Every software developer has faced the situation. You have been assigned a task to add or change a feature. You know nothing about the particular feature but it does not sound too complex.
This is what you think until you look at the code. You quickly realize that the code is a mess. A monolithic monster with a lot of copy-paste code, no comments, implementation full of anti-patterns and there are no tests at all.
You look at the commit log and curse the person who wrote this big pile of mud. You feel frustrated because it is very hard to get a grasp of what is going on in the code and making changes seems impossible as you are afraid to break something.
How does legacy code emerge?
You find out promptly that this code needs a major refactoring. The problem is however that the deadline is approaching and you simply have no time. Refactoring is not accounted for in the estimates. You also feel that the original author should be responsible for the refactoring.-c
Here is the unpleasant breaking news: the legacy code is starting to emerge because of your own actions.
Let that sentence sink in for a moment.
There is noone else to blame. You let the code rot start. You made it easy for the next developer to skip unit tests because you did not add them in the first place. This is called the Broken windows theory.
Every piece of code written and managed by several people will eventually turn into legacy code unless you conduct conscious actions to prevent and fix it. Legacy code will emerge even if you do not intentionally do it. This is because adding features that were not natural part of the original implementation will slowly turn into spaghetti code.
As an evolving program is continually changed, its complexity, reflecting deteriorating structure, increases unless work is done to maintain or reduce it. Meir Manny Lehman, 1980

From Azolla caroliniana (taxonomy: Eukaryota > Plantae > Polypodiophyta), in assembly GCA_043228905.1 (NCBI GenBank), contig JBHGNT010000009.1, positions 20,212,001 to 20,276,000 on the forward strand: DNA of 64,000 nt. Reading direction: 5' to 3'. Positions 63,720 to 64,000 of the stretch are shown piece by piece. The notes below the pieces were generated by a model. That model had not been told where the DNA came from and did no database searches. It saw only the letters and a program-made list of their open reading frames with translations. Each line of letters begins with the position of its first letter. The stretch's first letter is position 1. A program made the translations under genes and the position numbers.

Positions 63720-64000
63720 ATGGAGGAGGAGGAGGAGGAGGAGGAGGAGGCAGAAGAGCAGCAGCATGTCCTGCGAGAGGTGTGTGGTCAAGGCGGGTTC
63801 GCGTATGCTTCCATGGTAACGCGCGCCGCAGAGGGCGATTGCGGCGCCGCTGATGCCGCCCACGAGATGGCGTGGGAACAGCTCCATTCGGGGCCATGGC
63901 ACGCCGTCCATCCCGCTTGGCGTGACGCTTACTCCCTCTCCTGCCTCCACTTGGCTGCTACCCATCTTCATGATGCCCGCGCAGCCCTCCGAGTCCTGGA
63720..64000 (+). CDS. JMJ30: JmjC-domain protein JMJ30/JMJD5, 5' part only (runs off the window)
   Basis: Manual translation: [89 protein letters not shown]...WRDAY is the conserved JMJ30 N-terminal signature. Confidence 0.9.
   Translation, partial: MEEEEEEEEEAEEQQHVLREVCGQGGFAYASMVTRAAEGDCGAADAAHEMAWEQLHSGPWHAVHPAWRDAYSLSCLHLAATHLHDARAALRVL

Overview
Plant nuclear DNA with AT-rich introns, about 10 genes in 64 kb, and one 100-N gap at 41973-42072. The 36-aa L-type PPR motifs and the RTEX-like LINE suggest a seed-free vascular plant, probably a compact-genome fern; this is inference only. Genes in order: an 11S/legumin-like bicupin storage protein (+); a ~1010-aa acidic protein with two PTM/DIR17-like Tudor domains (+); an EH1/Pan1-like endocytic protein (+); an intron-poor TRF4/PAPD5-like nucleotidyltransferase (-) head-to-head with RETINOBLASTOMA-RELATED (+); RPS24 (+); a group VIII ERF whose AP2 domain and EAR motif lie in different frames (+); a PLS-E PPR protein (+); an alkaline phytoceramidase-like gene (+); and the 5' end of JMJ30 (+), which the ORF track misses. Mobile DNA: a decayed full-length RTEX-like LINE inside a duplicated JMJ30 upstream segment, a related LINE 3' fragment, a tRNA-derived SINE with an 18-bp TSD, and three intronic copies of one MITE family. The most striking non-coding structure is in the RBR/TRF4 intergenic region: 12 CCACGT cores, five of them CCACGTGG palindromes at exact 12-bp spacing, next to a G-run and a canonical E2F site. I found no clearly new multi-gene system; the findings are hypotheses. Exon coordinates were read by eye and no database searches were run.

Anyone can create clean code when starting from scratch. Keeping the code clean for a longer period requires conscious maintenance.
How do I prevent legacy code from emerging?
The first and foremost thing to do is to apply the Boy Scout Rule: always leave the code behind in a better state than you found it. You will need to develop a discipline to do this. You should not need a motivational speech to do it.
The second thing is to realize that refactoring is not some external activity that is performed on request. Refactoring should be an ongoing process that is part of your daily work. When you have been assigned to add a feature your mission is to do preparatory refactoring so that adding the feature is natural.
The third thing is tests. Tests are important part of the maintenance process because they will remove the fear of changing things. Tests are your safety net for not creating unintentional changes.
To me, legacy code is simply code without tests. Michael C. Feathers
Legacy code doesn’t magically appear. Do not be that guy. Do not take shortcuts and contribute to the birth of legacy code.